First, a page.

You’ve just written a kick ass blog post,
blood sweat and . . . mostly long hours staring at a white screen gone in throughout the week. The golden gem. Praise be to you for getting your thoughts down in a whole coherent mass that people will want to read. It is time. To publish it.
Because this is the post. The review. The conversation starter.
You don’t know what to do when all the comments start flooding your inbox. It’s going to be THE WALKING DEAD of comment hordes. You just take your keyboard and start smashing every key for the love of all that is language!!
It never goes away. That “0 comments” haunts you. People have clicked on it. Your post has 30 something views in the past twenty minutes. So, why? Why you no comment? Did you read it? It’s a great post. Your inner Lizzie Mcguire voice is running a muck inside your head. And now you want a cartoon version of yourself going off on this matter, right? Right.
You start to second guess yourself. All that time and effort. The meticulous detail and editing to get everything visually ready. By now 50 people have seen your post, and not one. Single. Comment.
The truth is, commenting . . . it’s work.
You want the comments. But you don’t want to give the comments. Or work for them. Or comment back. You just want ALL the comments. It’s like wanting to get paid without putting in the hours at your job.
Who doesn’t? Commenting means a steady readership. It means your blog is doing A-okay on the popularity range. It means that there are ACTUAL, REAL LIFE PEOPLE reading YOUR little baby of a bloggy. The big bloggers are getting at least a hundred comments on their posts. But they’ve been around for years, building up their readership. And maybe you have too, but haven’t had the luck many others have.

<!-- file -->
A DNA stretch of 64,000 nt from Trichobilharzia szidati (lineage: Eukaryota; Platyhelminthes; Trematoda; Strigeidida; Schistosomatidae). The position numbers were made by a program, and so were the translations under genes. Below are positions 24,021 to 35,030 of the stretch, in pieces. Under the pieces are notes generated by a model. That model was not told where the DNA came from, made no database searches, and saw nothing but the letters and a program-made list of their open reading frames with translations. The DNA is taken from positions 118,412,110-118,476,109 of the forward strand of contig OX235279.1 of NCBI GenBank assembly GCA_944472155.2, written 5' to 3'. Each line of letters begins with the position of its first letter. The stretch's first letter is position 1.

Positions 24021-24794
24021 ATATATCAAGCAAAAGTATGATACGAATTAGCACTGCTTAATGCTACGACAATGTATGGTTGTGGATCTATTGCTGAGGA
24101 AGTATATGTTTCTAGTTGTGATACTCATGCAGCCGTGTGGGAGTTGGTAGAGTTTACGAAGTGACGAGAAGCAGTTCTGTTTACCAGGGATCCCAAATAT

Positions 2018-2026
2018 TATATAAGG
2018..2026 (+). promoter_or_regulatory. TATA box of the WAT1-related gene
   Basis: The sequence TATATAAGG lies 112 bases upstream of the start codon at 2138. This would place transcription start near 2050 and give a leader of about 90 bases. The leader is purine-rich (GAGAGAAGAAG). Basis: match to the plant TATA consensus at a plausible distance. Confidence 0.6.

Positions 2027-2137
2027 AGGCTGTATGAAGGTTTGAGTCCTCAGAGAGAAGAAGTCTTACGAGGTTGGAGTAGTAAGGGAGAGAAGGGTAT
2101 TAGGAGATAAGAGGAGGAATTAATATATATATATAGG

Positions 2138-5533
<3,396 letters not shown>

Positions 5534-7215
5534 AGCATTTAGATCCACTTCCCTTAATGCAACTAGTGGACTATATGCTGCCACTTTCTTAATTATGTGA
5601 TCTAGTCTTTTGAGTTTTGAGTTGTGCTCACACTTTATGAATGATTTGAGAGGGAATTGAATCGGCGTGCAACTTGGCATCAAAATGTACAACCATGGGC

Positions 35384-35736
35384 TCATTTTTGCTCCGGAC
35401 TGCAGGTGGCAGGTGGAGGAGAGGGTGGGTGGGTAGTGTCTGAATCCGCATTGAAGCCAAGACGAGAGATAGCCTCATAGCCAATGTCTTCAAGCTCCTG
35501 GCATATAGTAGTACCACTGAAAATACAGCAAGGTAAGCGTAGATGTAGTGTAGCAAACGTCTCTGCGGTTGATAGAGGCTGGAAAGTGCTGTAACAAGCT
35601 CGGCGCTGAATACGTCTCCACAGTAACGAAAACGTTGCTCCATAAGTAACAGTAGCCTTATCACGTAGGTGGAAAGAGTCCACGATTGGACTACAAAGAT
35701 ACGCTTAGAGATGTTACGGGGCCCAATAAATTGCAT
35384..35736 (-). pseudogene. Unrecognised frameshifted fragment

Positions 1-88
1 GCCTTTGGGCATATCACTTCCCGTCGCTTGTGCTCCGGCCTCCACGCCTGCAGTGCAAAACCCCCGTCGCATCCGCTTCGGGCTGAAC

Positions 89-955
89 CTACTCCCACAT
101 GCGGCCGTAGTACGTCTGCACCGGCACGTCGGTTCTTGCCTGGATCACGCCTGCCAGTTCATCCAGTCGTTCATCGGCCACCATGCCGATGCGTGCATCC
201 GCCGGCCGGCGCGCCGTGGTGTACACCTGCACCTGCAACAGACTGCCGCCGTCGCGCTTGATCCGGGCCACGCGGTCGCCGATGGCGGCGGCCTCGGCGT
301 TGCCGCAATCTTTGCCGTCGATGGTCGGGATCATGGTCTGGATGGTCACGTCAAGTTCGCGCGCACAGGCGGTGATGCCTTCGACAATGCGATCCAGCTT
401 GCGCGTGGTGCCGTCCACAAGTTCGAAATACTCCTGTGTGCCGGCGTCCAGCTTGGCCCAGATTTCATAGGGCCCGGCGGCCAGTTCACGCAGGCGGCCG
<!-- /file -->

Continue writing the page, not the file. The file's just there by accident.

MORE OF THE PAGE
Comments happen to be what some, if not all, publishers will be looking at to see just how widely read your little blog is. And you wanna catch ’em all. All the people. All the comments. It is a means of garnering statistics on your blog. It’s a necessity. Like water to a plant. You want the ARCs, you gotta have the stats. So it’s a little daunting as well as frustrating. Because your working your butt off to build a better blog, but readers are like fish (not really comparing you beautiful people to minnows and such), always avoiding the line. You just need the right bait. And that comes with patience and the right hook.
Publishers and statistics aside. Comments are satisfying. It’s like that one notification on Twitter, the one message on Tumblr. The happiness that comes out of seeing people take time out of their day to read what you wrote and give their opinion (good or bad), it’s a gracious and reveling feeling to have.